“Are we going to do one of those practice things today?
“A retrieval practice grid? Yes.”
“Okay, good. I like those a lot. They help me.”
Short and seemingly trivial, but significant nonetheless.
A Grade 6 student echoed a similar sentiment when asked to recall a math concept she had learned in Grade 5. She asked, “How am I supposed to remember something I learned last year?”
Providing more retrieval practice is an important answer to that question.
Part of the fabric at Far Hills is not teaching students what to think but how to think. We want them to grapple with concepts that are difficult and challenging. We don’t just want to help our students learn for the test, but to be informed beyond it and use this understanding in the world. Knowledge is essential, and too many times in society, we find this to be lacking. Inspired by experts such as Pooja Agarwal, Patrice Bain, and Mark McDaniel, to name a few, we wanted to help our students remember better. Our intentional application of the research-driven strategy of retrieval practice grids is just one way that we have looked to achieve this goal. We believe passionately in the importance of applying MBE research to our classroom practice. The one guarantee that we have is that 100% of students bring their brain to school each and every day. Understanding the science of learning allows us to transform our teaching and, therefore, the experience of our students.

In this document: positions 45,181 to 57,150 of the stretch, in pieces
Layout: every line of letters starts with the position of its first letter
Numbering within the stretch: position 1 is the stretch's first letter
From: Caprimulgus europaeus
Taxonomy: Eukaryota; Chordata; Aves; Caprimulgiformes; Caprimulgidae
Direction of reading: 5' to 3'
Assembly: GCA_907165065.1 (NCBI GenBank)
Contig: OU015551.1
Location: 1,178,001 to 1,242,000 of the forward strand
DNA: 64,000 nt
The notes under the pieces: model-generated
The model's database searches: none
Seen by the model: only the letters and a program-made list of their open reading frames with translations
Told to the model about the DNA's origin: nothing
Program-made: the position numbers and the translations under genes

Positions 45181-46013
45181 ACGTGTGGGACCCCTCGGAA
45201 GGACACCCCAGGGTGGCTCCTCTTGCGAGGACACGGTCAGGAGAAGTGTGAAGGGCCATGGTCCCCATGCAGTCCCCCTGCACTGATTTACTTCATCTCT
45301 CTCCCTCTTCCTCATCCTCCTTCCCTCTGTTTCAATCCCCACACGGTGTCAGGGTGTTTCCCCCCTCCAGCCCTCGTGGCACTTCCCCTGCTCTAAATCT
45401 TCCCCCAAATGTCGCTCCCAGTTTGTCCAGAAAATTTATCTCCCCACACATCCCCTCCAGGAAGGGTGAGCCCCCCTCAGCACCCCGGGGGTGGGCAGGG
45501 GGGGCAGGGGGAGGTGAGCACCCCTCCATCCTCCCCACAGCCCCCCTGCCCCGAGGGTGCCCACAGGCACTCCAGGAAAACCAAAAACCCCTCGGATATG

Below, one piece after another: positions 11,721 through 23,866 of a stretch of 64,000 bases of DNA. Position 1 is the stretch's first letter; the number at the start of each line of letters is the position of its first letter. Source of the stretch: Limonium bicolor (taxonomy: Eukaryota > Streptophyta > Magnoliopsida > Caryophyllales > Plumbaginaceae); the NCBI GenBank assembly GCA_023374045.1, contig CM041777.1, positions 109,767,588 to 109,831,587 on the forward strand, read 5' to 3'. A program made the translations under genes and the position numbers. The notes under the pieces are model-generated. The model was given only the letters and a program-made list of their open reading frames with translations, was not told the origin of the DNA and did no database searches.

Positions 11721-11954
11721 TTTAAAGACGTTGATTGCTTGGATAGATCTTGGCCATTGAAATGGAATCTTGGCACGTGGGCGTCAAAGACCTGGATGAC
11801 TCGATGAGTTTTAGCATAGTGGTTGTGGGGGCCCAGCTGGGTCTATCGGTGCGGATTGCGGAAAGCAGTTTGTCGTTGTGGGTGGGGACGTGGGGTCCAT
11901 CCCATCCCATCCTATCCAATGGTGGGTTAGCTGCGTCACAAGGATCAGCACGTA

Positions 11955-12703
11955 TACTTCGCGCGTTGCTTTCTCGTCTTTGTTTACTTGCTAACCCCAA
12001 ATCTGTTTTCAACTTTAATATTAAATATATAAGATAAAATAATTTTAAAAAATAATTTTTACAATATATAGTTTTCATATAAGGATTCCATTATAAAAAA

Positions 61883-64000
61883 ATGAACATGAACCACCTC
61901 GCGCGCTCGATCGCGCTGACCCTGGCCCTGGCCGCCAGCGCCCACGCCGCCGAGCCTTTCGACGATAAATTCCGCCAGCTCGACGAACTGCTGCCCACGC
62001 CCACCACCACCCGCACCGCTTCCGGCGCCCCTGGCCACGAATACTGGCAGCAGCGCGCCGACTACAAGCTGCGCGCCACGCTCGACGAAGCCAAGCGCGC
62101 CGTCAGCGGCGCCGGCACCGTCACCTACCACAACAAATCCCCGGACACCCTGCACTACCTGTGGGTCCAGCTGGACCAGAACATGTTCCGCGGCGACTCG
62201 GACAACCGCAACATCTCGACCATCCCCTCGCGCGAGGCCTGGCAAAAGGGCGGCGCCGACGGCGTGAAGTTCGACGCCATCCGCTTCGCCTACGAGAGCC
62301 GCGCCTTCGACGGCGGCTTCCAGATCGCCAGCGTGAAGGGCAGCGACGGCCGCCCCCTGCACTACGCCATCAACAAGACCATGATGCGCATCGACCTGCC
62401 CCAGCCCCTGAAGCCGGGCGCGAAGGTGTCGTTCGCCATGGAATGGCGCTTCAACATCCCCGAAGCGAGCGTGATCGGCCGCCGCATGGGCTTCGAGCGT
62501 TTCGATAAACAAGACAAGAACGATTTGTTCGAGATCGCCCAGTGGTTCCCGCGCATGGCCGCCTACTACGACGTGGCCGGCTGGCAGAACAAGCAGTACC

About the Authors
Kathy Iuliano Peter McBride
Upper School Math Teacher Grade 4 Teacher